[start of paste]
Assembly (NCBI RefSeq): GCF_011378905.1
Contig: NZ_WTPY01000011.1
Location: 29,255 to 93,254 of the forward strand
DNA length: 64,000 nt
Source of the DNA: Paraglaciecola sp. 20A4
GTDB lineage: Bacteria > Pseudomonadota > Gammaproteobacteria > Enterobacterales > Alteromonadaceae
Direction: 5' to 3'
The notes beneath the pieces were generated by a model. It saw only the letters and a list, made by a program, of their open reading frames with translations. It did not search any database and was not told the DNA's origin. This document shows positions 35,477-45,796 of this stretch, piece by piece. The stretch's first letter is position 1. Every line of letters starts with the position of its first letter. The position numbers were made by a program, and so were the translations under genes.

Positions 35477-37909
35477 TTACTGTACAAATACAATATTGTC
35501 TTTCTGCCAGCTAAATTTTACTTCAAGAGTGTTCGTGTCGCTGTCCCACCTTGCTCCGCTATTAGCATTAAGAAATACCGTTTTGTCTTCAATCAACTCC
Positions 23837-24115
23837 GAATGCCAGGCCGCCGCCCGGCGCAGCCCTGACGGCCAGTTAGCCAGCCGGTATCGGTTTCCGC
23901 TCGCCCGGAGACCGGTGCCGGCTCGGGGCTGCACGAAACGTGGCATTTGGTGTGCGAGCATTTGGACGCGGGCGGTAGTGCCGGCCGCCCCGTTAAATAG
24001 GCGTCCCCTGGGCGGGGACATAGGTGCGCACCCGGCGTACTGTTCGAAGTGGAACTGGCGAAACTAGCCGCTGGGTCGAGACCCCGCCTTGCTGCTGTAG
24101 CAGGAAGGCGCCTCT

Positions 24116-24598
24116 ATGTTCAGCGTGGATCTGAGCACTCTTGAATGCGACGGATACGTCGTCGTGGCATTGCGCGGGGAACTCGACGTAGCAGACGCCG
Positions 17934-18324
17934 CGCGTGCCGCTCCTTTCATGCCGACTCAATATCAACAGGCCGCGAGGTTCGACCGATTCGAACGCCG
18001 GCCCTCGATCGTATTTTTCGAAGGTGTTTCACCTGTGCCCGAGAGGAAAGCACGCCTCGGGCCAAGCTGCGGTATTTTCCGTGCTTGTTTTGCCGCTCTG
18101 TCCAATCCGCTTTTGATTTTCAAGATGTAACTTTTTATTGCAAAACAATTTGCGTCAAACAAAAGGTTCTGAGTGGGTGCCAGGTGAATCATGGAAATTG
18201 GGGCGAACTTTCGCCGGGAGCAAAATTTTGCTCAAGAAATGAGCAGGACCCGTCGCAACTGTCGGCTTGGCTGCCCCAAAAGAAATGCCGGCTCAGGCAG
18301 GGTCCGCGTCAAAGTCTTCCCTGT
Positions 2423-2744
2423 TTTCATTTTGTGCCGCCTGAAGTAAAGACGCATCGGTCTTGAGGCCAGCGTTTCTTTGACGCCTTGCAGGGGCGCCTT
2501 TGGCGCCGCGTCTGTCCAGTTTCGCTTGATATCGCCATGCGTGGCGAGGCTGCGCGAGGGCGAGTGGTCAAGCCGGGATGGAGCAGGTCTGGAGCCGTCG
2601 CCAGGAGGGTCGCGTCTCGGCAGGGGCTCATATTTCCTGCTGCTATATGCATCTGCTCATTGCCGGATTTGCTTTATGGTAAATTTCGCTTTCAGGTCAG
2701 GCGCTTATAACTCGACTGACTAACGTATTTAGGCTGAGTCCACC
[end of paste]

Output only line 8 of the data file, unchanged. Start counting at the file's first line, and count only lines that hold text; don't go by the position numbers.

The notes beneath the pieces were generated by a model. It saw only the letters and a list, made by a program, of their open reading frames with translations. It did not search any database and was not told the DNA's origin. This document shows positions 35,477-45,796 of this stretch, piece by piece. The stretch's first letter is position 1. Every line of letters starts with the position of its first letter. The position numbers were made by a program, and so were the translations under genes.